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Ground Ginger: CLEARANCE, 60% OFF Was: $8.99, Now $3.59
Ground Ginger: CLEARANCE, 60% OFF Was: $8.99, Now $3.59

Ground Ginger: CLEARANCE, 60% OFF Was: $8.99, Now $3.59

Regular price $18.99 $3.59 Sale

Ginger Root, Zingiber officinale, is from the family Zingiberaceae and is closely related to galangal, turmeric and cardamom. It is a rhizome, not a root, so it produces roots below the ground and shoots above ground. It is a subterranean plant that grows horizontally. In Sanskrit ginger was known as “shringavera”, which translates to “shaped like a deer’s antler.”

Depending on the variety of ginger, it may have an essential oil content of 1 to 4%. Sesquiterpenes are what make up the oil, and give the ginger its characteristic scent. 

Cooking with Ginger

Ginger is a quintessential ingredient of Chinese, Korean, Japanese, Vietnamese and multiple South Asian cuisines for flavoring dishes such as goat meat, seafood and vegetarian dishes. Ginger plays a starring role in numerous Indian dishes. In Arab countries, ginger is combined with other spices to add flavor to couscous, tangines and slow-cooked meat dishes with fruit. In this country ginger is probably most recognized as a baking spice in cakes, cookies and pies, and is often used in combination with other pungent spices and strong flavors, such as molasses.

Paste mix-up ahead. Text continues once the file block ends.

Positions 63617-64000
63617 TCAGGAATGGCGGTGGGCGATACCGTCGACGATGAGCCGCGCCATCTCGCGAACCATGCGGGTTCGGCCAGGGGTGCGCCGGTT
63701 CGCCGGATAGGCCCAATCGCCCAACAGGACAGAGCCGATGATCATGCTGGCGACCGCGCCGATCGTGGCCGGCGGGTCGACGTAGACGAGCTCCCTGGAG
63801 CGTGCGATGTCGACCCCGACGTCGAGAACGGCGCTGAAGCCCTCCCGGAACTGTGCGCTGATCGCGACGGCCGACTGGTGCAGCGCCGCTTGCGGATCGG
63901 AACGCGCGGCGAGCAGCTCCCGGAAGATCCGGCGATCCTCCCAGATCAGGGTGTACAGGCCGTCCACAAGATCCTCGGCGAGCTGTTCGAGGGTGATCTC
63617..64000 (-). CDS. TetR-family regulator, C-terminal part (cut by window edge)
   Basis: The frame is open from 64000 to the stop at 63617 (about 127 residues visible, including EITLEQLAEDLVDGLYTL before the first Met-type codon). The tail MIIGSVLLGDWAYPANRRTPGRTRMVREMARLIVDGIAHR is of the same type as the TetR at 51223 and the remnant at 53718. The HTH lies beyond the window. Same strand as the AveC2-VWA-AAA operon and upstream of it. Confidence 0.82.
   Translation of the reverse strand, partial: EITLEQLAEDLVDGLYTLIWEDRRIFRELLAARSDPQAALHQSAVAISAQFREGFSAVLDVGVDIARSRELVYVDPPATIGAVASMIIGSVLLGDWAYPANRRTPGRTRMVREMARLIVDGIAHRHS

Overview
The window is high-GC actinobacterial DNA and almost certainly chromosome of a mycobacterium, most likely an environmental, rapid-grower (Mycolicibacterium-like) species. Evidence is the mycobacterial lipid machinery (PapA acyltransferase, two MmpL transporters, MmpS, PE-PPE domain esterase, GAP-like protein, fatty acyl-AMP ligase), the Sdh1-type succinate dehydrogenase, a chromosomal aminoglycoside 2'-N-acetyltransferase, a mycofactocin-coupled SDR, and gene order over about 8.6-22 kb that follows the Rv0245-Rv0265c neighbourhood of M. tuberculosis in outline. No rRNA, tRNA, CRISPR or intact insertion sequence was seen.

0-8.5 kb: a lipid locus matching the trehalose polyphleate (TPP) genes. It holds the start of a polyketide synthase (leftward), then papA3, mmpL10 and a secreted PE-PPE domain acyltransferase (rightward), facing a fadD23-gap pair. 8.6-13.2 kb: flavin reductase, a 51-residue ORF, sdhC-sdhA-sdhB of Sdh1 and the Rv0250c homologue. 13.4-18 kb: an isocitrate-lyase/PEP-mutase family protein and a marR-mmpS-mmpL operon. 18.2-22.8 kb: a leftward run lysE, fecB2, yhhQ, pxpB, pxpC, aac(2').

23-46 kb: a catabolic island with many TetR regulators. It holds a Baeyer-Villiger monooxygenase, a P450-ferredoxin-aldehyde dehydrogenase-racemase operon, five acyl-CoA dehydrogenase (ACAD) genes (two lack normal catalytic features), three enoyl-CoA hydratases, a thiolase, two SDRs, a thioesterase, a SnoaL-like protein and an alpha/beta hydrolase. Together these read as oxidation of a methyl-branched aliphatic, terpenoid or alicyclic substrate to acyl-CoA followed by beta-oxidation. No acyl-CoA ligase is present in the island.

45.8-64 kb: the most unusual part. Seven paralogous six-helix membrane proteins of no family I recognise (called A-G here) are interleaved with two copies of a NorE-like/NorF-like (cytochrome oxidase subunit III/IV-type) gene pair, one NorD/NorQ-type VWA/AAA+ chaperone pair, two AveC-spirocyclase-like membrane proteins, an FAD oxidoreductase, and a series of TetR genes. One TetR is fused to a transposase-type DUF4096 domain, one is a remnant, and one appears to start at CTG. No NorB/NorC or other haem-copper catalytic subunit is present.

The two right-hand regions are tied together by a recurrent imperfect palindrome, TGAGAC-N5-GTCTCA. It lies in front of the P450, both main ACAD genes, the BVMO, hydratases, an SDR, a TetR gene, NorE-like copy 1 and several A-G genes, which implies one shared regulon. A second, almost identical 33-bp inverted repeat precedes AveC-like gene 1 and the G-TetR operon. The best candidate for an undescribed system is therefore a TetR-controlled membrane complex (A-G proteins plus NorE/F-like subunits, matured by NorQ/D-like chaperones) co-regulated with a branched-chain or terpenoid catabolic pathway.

Ginger is extremely popular in baking. Ginger breads, cakes, and cookies are all widely used recipes, especially during the holidays. This is not a recent development, as ginger in baking has been prevalent since colonial days.

Ginger pairs well with carrots, pumpkin, winter squashes, sweet potatoes and fruits such as bananas, pears, pineapples and oranges.

Ginger works well in combination with cardamom, cinnamon, cloves, dried fruits, honey, nutmeg, nuts, preserved lemons, paprika, pepper and saffron.

Dried vs. Fresh

Drying ginger subdues its brightness in favor of bringing its sharper notes to the front. Fresh ginger has a pleasant citrus undertone, with fresh young ginger owning the ability to cut through even the most brutal of all the chile pastes famous in southeast Asia. Fresh, it is being used more frequently in everyday products like salad dressings, or in seafood based meals. It can also be found in many a stir fry.

If you’re looking to infuse tea with ginger, dried versions are your best bet. The drying process concentrates the flavors of ginger, making a long steeping time ideal for bringing them out individually again. Dried versions are also best for pulverizing and baking into delicious treats like the famed gingerbread men of wintertime.

What does Ginger Taste Like?

Ground ginger is peppery and warm with lemon undertones. You'll also notice a fiery taste with a pungent aroma.